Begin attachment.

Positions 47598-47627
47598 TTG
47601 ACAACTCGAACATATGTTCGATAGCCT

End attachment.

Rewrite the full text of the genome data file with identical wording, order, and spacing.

Positions 47598-47627
47598 TTG
47601 ACAACTCGAACATATGTTCGATAGCCT